EV Drivers Want More Public Chargers, Fear Getting Stranded
With an automaker incentivizing businesses with $15,000 to build charging stations and a coalition of governors plotting to reduce emissions and strengthen infrastructure, it's safe to say the adoption of electric vehicles (EV) around the U.S. is trending upward.
Sales tripled from 2011 to 2012, people are making EV-based documentaries and small businesses are developing technologies around the eco-friendly cars. The group of governors believes 215,000 zero-emission vehicles (mostly EVs) will be on American roads by 2015 and 3.3 million by 2025. Still, some in the industry think even more people would leave their gas guzzlers behind for EVs or plug-in vehicles (PEV) if they had fewer fears about their reliability, batteries and access to charging.
EV software and information services firm Recargo Inc. released its inaugural U.S. PEV Charging Study today to examine the experiences, behaviors and opinions of current PEV drivers, especially when it comes to charging. Recargo also launched its research firm PlugInsights in conjunction with the study. PlugInsights polled a panel of 3,700 PEV motorists who drive 17 different makes and models.
“EV drivers are sophisticated people who aren’t shy about things they want to see done differently,” said Brian Kariger, CEO of Recargo. “The list of driver suggestions that emerges from this study is long and constructive. It ranges from seemingly trivial things like wanting longer cables at public stations, to fundamental needs like a more robust charging infrastructure, broader availability of workplace charging, special utility rates, and everything in between.”
There are nearly 7,000 charging stations in the country, and harmonizing building codes to construct more is one of the main goals of the group of governors pushing for more EVs. California Gov. Jerry Brown's state announced a $6 million grant program this month to encourage the development of more charging stations at shopping centers, apartment buildings and along highways.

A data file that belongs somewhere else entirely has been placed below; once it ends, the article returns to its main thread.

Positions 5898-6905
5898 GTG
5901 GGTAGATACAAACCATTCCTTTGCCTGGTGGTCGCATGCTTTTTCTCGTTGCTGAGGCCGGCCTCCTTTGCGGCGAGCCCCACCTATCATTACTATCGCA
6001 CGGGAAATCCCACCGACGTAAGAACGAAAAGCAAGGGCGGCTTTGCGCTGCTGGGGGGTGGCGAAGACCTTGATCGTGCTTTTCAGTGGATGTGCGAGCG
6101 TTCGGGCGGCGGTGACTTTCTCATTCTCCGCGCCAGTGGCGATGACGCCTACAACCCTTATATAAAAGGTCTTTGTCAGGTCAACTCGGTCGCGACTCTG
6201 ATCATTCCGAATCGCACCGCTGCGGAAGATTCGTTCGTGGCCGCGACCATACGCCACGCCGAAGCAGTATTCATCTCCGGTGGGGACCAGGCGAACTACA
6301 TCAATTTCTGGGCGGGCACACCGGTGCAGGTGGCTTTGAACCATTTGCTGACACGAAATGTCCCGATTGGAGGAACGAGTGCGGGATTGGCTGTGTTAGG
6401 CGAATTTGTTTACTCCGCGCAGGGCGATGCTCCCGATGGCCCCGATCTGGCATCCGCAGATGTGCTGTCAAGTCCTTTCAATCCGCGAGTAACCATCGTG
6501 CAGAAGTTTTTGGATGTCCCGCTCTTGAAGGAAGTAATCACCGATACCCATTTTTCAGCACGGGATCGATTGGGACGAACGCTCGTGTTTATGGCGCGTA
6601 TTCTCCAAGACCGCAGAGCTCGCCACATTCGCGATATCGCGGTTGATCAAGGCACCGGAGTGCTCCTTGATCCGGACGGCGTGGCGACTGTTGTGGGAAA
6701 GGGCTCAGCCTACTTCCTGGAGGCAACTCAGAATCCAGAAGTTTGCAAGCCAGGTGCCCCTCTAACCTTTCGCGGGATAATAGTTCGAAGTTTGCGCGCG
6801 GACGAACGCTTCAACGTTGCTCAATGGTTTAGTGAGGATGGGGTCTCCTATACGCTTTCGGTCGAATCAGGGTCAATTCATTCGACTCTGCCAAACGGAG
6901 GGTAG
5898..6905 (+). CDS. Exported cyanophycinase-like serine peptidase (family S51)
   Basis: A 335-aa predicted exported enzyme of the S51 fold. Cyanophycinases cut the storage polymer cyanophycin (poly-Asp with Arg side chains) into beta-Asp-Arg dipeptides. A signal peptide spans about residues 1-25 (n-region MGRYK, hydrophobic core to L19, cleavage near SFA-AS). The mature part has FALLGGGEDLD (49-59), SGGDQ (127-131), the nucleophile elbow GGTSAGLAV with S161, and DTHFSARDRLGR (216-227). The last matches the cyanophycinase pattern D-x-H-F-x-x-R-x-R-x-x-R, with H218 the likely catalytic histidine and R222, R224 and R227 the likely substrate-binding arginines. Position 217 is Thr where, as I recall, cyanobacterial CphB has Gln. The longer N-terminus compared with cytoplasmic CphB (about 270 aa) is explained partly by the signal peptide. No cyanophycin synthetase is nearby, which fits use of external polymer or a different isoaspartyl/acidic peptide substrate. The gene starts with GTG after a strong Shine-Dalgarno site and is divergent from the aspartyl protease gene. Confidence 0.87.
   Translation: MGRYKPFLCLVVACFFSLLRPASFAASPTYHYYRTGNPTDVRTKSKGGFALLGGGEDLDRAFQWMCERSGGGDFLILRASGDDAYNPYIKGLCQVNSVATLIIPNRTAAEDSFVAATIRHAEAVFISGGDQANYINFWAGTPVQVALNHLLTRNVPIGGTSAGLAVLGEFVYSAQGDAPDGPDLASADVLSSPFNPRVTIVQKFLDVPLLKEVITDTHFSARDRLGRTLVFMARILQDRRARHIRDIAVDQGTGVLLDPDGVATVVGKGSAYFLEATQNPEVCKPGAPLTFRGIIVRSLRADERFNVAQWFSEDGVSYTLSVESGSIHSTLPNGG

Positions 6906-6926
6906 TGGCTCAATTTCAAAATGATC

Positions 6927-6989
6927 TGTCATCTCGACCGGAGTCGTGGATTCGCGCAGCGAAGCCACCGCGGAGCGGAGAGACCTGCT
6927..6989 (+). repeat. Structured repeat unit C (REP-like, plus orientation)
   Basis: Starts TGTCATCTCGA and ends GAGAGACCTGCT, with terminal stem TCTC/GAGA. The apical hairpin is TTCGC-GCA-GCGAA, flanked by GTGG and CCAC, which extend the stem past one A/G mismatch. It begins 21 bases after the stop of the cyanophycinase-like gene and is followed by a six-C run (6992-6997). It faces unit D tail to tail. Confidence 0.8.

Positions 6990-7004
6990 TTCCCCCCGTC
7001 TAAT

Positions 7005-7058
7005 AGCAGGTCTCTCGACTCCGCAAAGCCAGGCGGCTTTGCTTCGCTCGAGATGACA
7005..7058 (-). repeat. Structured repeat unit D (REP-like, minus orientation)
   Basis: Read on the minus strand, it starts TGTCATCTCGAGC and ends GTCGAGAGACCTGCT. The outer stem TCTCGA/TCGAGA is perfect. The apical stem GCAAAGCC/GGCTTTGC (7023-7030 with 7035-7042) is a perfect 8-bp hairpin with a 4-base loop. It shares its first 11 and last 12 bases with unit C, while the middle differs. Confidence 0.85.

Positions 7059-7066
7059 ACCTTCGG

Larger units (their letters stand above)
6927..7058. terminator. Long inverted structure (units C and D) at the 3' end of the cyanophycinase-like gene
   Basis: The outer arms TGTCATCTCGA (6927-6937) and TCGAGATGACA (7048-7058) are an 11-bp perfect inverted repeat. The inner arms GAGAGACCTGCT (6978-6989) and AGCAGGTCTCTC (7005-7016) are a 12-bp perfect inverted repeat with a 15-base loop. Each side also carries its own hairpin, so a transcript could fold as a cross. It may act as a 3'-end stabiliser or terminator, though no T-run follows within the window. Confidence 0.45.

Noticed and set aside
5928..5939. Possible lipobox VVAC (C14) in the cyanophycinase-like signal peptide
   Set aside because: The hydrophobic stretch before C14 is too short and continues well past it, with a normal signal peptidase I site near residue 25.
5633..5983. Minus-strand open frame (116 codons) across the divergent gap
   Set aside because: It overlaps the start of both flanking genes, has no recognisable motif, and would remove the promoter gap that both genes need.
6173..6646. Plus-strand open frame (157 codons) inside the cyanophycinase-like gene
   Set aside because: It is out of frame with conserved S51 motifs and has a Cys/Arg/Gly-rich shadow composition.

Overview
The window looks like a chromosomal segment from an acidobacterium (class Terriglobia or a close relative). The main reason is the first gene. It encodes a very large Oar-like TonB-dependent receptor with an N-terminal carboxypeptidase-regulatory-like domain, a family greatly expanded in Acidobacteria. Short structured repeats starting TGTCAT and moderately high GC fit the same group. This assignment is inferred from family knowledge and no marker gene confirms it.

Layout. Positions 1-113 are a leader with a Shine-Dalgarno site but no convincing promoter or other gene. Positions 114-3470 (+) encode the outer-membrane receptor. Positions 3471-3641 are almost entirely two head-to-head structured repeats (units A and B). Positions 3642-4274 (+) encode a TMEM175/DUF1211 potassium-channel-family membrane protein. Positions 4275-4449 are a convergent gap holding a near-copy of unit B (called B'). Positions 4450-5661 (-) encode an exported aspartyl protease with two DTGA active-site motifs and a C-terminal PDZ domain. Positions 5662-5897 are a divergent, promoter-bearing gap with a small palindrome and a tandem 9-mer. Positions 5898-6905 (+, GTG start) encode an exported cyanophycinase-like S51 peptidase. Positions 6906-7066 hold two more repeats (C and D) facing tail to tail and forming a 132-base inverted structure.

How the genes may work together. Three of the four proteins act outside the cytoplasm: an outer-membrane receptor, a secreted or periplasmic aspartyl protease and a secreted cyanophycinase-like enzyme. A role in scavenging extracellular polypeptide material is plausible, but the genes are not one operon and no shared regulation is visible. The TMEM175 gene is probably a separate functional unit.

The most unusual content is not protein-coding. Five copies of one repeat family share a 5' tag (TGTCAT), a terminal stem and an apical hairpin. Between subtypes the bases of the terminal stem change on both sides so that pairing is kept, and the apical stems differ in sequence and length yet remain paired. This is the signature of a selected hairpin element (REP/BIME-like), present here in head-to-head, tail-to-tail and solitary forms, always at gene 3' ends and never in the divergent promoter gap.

The study, which also refers to mid-range battery electric vehicles (BEVs), shows that drivers desperately seek a quicker way to charge batteries.
“Until fast charging becomes broadly available, [BEVs] like the Nissan LEAF are trapped on a leash, close to home,” PlugInsights Managing Director Norman Hajjar said.
“Our data shows the average longest trip mid-range BEV drivers have ever taken is only 93 miles," Hajjar continued. "They never stray too far from home because it’s just not practical to stop at a slow Level 2 charging station and plug in for four-plus hours, mid-journey. Until fast chargers can bridge the gap between distant points, the appeal of these vehicles to a broader audience will be limited.”
The study also revealed behavioral differences between plug-in electric/gas hybrid (PHEV) drivers and BEV drivers.
"They disagree on who should have priority at a public charging station," Hajjar said, "and unlike BEV drivers who must live with ‘range anxiety,’ PHEV drivers never worry getting stranded when their batteries run low.”
PlugInsights said it will reveal more thoughts from its PEV panel in additional studies in the coming months.
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